The Longest Week (2014)… How am I supposed to care about a group of over-privileged, affluent types who go gallivanting around without any sort of a moral compass?



My rating: 8

IMDB rating: 5.4

IMDB link: The Longest Week

Dearest reader,

My one friend texted me after watching this movie saying that she is seriously developing a Jason Bateman crush… And I totally agree! He understand something about comedy that, to me, not a lot of people do and that is that there lies a certain amount of disconnection in the comedic.

First of all, this movie is director Peter Glanz’s first film, that had a limited release in 2012, followed by a more official release in 2014. As soon as you start the film, it becomes clear that Glanz is influenced by the “droll narration” (as the review puts it) of Wes Anderson and the spectacular love for New York á la Woody Allen. Does this sound pretentious to you? Well, it is! And that is one of the films biggest charms…

Make no mistake, this film is extremely pretentious- but it never tries to be anything other than that. In fact, the film comments and reminds the viewer again and again that it is, well… pompous!

What saves the film, though, is the fact that it never, at any stage, takes itself seriously. The characters are overblown and their actions tend to be absurd, but to me the message in the film was still crystal clear…

Don’t take this film seriously, don’t take yourself seriously!

Of course, not all critics were as favorable to this showy way of film making. The aforementioned review gave the film one star out of five saying: “Not even the able actors that Glanz somehow managed to rope into his project can do much with the draggy story and the vapid characters that they have been given to play.”

The A.V Club on the other hand describes the film as “clearly the work not of a lazy thief, but of a raw talent who’s still struggling to find his own voice. In the meantime, his impressions are pretty darn impressive.”

Therefore, I feel it is important to let this film talk to you as a comedy and not necessarily a comedy-drama, as it is often described.

Want to read more on The Longest Week? Try these…

Film Review: The Longest Week (2014).

Movie Review: “The Longest Week”.

Movie Review: The Longest Week (2014).


Third Person (2013)… white. the colour of… an amazing film!


Third Person

My rating: 9

IMDB rating: 6.5

IMDB link:

Dearest reader,

You know that pause after you watch a movie with a couple of friends when no one wants to say anything for the fear of being the only one that liked the movie? Well this movie I absolutely loved and the pause was very short-lived as all my friends loved the movie as well. Coming home, though, I discovered that we were probably the only four people on the planet who loved this brutally honest, yet soul-searchingly deep film…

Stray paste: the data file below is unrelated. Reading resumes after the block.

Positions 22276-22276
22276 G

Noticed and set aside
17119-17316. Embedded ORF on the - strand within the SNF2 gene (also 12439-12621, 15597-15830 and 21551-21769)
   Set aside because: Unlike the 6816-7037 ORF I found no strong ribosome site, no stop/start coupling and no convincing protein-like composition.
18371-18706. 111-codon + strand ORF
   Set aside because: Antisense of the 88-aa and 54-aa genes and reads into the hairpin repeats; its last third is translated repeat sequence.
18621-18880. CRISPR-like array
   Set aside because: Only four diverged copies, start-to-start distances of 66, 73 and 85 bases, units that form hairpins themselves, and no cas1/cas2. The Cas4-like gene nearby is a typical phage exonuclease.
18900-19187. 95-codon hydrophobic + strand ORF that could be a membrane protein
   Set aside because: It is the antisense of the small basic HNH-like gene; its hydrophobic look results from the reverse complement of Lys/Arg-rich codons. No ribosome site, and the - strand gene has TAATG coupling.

The first thing I loved about this movie was both Olivia Wilde and the character that she portrays. Anna is a very complex, very intense, beautiful, jealous, ambitious and ambiguous character that you cannot help but love, then hate, then pity and lastly understand. A deliciously complicated role that Wilde tackles head on!

The second thing that intrigued me, and this became clearer to me as we discussed it afterwards, was the duplicitous meaning of the title. Throughout the film emphasis is placed on ‘third person’ in a literary sense and for a normal viewing this description fits. But when searching deeper another meaning of ‘third person’ is highlighted as it becomes clear that in each of the relationships that Michael is either in or creates fictionally, a third person is involved. Anna is the third person between him and his wife, between Monika and Scott, Carlo steps in as the third person. Between Rick and his son Jesse, his mother Julia is the third person and vice versa in this case.

Sometimes it is not even a person that comes between these characters, but the almost inhumane loneliness that lies at the base of all these characters abjection. All these characters, by being a fragment of Michael’s self, share his innate loneliness that drives him and therefore them. This loneliness even causes him to distance himself from Anna as he chooses fame over her love by writing down her story.

The self is a very important facet in this film and the nature of the autobiographical writer and his narratives are explored by this unique blending of both fact and fiction. What I mean by this is that, while Michael is writing fiction by inventing characters and settings, he adds a certain amount of fact by adding little parts of himself, of what happened to him and of the woman he loved.

While some of the characters that Michael creates contain a certain amount of ‘wishful’ thinking the remaining characters and their situations are brutally honest. Such brutal honesty begs for honest acting, and for me all the actors stepped up to the challenge. A truly amazing film- definitely a must-see!

Want to read more on Third Person? Try these…

“Third Person”: Write what you know, unless it’s boring.

Film Review: Third Person

Indiewire: Third Person